Adhesion of a Cell on a Substrate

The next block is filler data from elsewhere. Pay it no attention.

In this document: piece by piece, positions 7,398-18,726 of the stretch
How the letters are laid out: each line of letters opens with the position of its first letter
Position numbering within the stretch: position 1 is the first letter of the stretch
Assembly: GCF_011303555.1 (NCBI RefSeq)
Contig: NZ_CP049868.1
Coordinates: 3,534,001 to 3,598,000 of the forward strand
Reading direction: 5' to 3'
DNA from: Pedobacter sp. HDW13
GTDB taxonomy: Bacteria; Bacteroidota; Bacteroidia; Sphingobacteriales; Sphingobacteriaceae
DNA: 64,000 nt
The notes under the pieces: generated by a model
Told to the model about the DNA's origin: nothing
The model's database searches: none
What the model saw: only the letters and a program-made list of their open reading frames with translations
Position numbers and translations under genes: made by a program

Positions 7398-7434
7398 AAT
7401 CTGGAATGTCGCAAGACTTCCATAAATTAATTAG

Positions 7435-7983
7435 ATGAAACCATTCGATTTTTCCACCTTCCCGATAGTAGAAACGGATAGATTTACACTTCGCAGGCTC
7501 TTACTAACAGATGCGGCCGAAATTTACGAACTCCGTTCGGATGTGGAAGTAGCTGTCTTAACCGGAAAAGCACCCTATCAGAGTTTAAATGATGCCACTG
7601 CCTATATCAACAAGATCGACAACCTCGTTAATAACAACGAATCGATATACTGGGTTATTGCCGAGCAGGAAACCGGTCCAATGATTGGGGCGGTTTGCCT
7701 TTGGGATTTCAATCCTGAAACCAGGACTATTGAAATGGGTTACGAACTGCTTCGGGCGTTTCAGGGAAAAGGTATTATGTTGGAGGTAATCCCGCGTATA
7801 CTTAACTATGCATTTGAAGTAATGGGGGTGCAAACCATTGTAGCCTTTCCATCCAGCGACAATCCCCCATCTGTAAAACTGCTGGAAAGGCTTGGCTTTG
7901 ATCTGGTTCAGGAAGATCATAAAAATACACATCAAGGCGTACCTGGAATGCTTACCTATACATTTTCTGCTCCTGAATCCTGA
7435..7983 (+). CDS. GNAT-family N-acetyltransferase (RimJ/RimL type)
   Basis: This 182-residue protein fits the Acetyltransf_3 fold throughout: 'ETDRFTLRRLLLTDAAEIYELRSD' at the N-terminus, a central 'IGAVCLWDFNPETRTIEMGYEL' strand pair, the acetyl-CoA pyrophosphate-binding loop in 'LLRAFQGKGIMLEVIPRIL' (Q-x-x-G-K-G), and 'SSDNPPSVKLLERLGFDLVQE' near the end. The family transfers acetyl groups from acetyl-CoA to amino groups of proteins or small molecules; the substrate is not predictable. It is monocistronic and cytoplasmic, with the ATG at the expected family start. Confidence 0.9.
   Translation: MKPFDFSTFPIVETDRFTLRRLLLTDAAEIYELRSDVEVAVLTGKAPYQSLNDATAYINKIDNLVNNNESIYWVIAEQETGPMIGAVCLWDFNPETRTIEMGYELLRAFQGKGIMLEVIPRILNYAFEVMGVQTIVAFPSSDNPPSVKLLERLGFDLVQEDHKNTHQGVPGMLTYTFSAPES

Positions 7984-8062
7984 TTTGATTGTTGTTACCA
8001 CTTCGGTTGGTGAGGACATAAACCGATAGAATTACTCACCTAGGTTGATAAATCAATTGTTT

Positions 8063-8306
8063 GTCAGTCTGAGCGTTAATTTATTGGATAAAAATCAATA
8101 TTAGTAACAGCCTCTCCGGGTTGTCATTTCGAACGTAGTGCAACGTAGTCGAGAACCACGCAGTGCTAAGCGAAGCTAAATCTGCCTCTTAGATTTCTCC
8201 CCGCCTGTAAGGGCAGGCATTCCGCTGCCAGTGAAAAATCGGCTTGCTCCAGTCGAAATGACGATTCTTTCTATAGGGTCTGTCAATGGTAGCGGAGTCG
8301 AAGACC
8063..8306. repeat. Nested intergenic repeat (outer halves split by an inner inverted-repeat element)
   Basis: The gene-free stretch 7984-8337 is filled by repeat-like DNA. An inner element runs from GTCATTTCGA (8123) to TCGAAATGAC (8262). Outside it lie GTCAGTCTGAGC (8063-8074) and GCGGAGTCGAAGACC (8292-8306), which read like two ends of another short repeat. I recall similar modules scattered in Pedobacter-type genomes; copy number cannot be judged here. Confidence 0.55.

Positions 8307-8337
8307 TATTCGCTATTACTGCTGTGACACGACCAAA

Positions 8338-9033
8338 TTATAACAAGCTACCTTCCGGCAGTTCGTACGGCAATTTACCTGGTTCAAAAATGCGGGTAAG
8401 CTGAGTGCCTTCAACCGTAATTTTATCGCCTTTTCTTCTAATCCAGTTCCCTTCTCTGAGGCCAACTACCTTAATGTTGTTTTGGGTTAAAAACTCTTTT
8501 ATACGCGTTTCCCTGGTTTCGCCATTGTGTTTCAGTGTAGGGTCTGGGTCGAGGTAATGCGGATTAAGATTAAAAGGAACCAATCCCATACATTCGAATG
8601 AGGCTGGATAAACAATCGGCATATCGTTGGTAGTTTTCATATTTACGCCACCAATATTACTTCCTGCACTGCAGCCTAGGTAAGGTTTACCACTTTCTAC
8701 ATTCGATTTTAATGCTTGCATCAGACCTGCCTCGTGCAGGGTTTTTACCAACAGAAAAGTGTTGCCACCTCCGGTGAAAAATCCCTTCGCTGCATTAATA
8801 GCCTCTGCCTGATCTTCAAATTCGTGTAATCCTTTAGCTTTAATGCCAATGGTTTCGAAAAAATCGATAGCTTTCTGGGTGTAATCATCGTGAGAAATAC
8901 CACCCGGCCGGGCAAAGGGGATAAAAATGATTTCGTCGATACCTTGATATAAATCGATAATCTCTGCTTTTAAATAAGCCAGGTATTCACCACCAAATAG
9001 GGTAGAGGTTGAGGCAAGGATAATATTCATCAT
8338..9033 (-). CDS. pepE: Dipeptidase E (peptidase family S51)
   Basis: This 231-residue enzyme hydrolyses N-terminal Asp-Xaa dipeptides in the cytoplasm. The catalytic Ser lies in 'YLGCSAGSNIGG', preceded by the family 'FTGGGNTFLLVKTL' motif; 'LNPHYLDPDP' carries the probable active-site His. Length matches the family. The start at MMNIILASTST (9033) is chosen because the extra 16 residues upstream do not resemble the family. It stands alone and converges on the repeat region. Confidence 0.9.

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Life would not exist if the molecules involved did not interact in a very dynamical way. An equilibrium situation must not be reached and evolution has to be continual. This implies that life originates from interactions and bonds that are weak and have a short lifetime (1 µsec to several days) because of thermal fluctuations. Living systems endure a constant competition among these molecules that bind to each other. These molecular bonds, called ligand–receptor bonds or keylock bonds, define what is known as specific interactions. All molecules interact with each other, but, if possible, will form the strongest possible bond. It can be considered that two molecules that tend to bind in many situations are able to recognize each other. This can be observed in cell adhesion when two cells adhere because of specific molecules that they express at their surfaces. In real cells, this adhesion is usually difficult to quantify because of their complex physical properties and the high number of molecules that are present at their surfaces. However, for model cells, it is possible to quantify the adhesion and to deduce molecular properties of the bonds, even for very weak bonds. Here such a model of a cell adhering to a substrate will be presented. This model will be experimentally checked by the vesicle micromanipulation technique and applied to a bond involved in embryogenesis.